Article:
The Rhythm and Motion Spa incorporates music into the treatments. // © 2015 Hard Rock Hotels
Feature image (above): Guests can learn how to be a rock star at Hard Rock Hotels. // © 2015 Hard Rock Hotels
Although late nights of debauchery hold little appeal for me, if the rock-star lifestyle is akin to staying at Hard Rock Hotel Riviera Maya, I may have to consider switching career paths.
Last year, the all-inclusive introduced two new music-centric programs: Music Lab and Rhythm and Motion spa treatments. Currently available at Hard Rock’s Cancun and Riviera Maya properties, Music Lab debuted in October 2014. It offers four classes to help guests tap into their inner rock stars: Jam Band, Spin Session, RockTube and Studio Time. Originally envisioned as a program for teenagers, Music Lab is now open to all guests over 12 years old.
“We wanted to create a music-related activity for those who wanted something different,” said Frank Maduro, vice president of marketing for Hard Rock’s All-Inclusive Collection. “For kids, teens, adults, groups and even weddings, it’s a great bonding experience.”
During Jam Band, seven guests work with a “rock counselor” to rehearse a song, while the six guests who try Spin Session add beats, vocals and special effects to a track with the help of a “DJ counselor.” Studio Time, only available at Hard Rock Hotel Cancun, allows guests to record themselves playing or singing along with classic rock bands. No musical experience or talent is required, but if picking up a bass makes you nervous, there’s also RockTube, which allows guests to star in their own music video — courtesy of flamboyant costumes and a green screen.
Banking on my childhood classical guitar lessons, I opted for Jam Band. I was handed an electric guitar while my fellow rockers were assigned the drums, bass, keyboard and microphone. Learning the three-chord song was easy thanks to the guitar’s special tuning, which allowed me to maintain the same finger arrangement for all chords. Similar alterations were made for the other instruments — the keyboard was labeled with stickers, for example.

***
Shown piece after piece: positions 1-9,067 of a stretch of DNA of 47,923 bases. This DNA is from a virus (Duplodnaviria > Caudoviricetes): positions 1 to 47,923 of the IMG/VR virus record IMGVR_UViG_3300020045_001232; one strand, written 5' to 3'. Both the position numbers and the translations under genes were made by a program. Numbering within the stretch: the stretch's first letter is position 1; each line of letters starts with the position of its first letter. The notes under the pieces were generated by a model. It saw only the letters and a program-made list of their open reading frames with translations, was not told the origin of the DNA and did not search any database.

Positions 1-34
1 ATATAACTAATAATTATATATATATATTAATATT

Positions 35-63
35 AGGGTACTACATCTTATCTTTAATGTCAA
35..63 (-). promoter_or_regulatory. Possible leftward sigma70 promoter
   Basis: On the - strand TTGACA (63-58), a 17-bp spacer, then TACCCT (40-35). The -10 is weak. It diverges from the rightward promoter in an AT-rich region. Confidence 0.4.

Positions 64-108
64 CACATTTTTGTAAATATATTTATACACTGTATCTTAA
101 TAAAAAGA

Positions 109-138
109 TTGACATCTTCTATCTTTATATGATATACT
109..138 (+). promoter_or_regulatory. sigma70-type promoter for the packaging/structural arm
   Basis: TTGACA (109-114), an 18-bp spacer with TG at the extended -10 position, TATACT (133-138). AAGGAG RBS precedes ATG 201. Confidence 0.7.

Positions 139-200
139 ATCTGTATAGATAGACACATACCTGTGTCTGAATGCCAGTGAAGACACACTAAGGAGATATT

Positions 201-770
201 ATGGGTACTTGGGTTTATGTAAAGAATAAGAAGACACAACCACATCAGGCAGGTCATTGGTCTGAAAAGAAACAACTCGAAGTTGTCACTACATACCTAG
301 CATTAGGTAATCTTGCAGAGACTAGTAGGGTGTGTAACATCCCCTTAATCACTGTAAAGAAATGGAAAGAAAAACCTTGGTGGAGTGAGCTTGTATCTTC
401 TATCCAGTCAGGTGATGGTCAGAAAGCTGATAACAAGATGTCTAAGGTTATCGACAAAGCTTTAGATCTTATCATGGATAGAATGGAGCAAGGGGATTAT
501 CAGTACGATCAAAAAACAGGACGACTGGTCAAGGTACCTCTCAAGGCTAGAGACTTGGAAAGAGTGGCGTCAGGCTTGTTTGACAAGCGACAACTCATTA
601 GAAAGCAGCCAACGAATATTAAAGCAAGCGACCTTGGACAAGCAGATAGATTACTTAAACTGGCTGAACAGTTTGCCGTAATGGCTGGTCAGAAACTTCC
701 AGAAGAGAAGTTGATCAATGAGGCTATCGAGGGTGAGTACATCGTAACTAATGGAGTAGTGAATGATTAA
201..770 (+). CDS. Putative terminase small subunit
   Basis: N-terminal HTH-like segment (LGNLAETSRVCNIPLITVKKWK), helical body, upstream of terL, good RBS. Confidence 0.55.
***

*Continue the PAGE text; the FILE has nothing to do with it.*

In Music Lab, performance is prioritized over teaching, which isn’t surprising since sessions last two to three hours and are followed by a live performance in one of the lounges. While I didn’t learn much, I had fun simulating the experience of playing in a band, and Pretty Road Kill (we had all of five seconds to come up with the band name) managed to play a solid rendition of “Sweet Home Alabama” for an enthusiastic — albeit largely inebriated — crowd.
While Music Lab felt like a natural extension of Hard Rock’s amenities, its new Rhythm and Motion Spa menu is a truly innovative experience that blends music and traditional Swedish massage.
“We wanted to incorporate music into our spa without making it disruptive or gimmicky,” Maduro said.
I tried the 50-minute Synchronicity treatment, set to a playlist that mixes trance and singer-songwriter tunes as a backdrop. The bass vibrates through the massage table and the treble notes rain down from ceiling speakers, creating an immersive sensory experience. I was skeptical at first, but by the end I was wondering why all massages don’t have a soundtrack.
The Rhythm and Motion menu also offers Face the Music, a sound vibration-based facial; Smooth Operator, a two-part detoxifying treatment; and Wrap Remix, a healing full-body option — all set to a curated soundtrack.
Launched in summer 2014 and currently available at the brand’s Riviera Maya and Punta Cana, Dominican Republic, locations, Rhythm and Motion spa treatments will soon roll out to all of Hard Rock’s all-inclusive properties.
“Our brand DNA is about music,” Maduro said. “And we’re trying to infuse fun and originality into service and activities that are expected on an all-inclusive level.”